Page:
If you tell someone today that smoking leads to emphysema and chronic bronchitis, they'll probably wave you off with a yeah, yeah, yeah and silently hate you for presuming to know better than they do.
But in 1964 when the Surgeon General's Advisory Committee on Smoking and Health issued its report on the effects of lighting up, the findings were the first "to definitively link smoking with lung cancer and heart disease," according to the CDC. Still, for decades many people continued to be ambivalent about the government's perceived overreach.
Well before that in 1956, American Cancer Society medical and scientific director Charles S. Cameron wrote an article for The Atlantic entitled, "Lung Cancer and Smoking: What We Really Know." He explained that some disagreement with new research came from smokers who "[mitigated] attention to the chief suspect" by stating that in the modern world, "if cigarette smoking is involved in causing lung cancer, it is obviously not the only cause."
This is true, but our interest at this point is not whether it is the only cause, but whether it is a cause of any moment at all. Since lung cancer affects some who have never smoked and since some smoke a lifetime with impunity, the operation of biological or constitutional factors appears likely. Atmospheric pollutants are in the picture too. But to minimize one factor because there may be many will not dispel the murk. Cigarette smoking is one of many factors under suspicion, and furthermore it is the only one over which the individual can exercise full and personal control.
Additionally, as Richard Knox reports in NPR, even medical professionals were wary about the government's intentions because "back then, public health rarely concerned itself with any hazards beyond infectious disease epidemics."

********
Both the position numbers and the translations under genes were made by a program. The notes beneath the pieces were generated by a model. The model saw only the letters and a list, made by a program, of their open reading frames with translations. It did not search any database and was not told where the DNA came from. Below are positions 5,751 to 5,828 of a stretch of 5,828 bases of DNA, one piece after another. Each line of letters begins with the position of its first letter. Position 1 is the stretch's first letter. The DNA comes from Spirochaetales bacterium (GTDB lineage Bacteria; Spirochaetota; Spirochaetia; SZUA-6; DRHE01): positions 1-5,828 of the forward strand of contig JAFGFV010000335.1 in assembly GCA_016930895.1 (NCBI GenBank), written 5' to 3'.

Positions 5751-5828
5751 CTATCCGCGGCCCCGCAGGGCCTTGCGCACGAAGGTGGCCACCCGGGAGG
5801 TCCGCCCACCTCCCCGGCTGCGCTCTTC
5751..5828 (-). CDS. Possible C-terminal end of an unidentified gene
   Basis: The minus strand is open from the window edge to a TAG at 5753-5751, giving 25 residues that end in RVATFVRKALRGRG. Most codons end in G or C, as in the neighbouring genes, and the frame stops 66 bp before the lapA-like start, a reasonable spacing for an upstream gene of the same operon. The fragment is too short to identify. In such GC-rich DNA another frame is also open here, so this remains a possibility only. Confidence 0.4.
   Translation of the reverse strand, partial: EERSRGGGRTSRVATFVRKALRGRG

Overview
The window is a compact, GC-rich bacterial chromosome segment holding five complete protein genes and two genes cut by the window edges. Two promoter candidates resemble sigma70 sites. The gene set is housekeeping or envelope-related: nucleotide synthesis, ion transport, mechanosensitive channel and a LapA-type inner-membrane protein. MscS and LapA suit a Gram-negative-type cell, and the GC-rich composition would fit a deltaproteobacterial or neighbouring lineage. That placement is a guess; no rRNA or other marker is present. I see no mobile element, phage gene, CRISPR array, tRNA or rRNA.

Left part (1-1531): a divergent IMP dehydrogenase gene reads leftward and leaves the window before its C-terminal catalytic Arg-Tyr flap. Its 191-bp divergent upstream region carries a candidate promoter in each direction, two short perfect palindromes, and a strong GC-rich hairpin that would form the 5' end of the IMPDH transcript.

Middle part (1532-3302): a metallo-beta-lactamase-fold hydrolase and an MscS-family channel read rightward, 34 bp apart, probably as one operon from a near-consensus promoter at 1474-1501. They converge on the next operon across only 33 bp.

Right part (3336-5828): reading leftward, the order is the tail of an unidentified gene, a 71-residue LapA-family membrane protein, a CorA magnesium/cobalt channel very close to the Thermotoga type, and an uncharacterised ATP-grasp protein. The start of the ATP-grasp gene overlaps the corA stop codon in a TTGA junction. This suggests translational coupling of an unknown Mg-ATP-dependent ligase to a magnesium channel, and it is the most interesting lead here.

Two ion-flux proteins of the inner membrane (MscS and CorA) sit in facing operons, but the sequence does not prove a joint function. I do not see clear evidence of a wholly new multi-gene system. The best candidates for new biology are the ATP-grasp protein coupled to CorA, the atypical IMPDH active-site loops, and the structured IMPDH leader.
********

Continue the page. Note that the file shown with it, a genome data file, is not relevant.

"There were some people in the profession who would say, 'You know, this is really between a patient and his or her doctor,'" Harvard historian Allan Brandt explained.
When Surgeon General Luther Terry wrote his foreword to the official report in 1964, he conceded that "few medical questions have stirred such public interest or created more scientific debate than the the tobacco-health controversy," but "that answers must be found." Those answers were: causal links to lung and laryngeal cancer in men, "probable cause" for lung cancer in women, and cardiovascular disease for all.
One year later, Congress passed the Cigarette Labeling and Advertising Act, which mandated that cigarettes be issed with clear warning labels.
Some modern-day anti-smoking campaigns employ scare tactics to get the remaining 18 percent of Americans to quit the habit, but it obviously isn't easy. After all, even in the years following the Labeling and Advertising Act, advertisers still found ways to paint their product as desirable in some way, whether appealing to long-suffering middle-class consumers, or to cutting-edge smokers that might enjoy new filters and streamlined design.
Here's a look at some of the ads that appeared in issues of The Atlantic throughout the decades.
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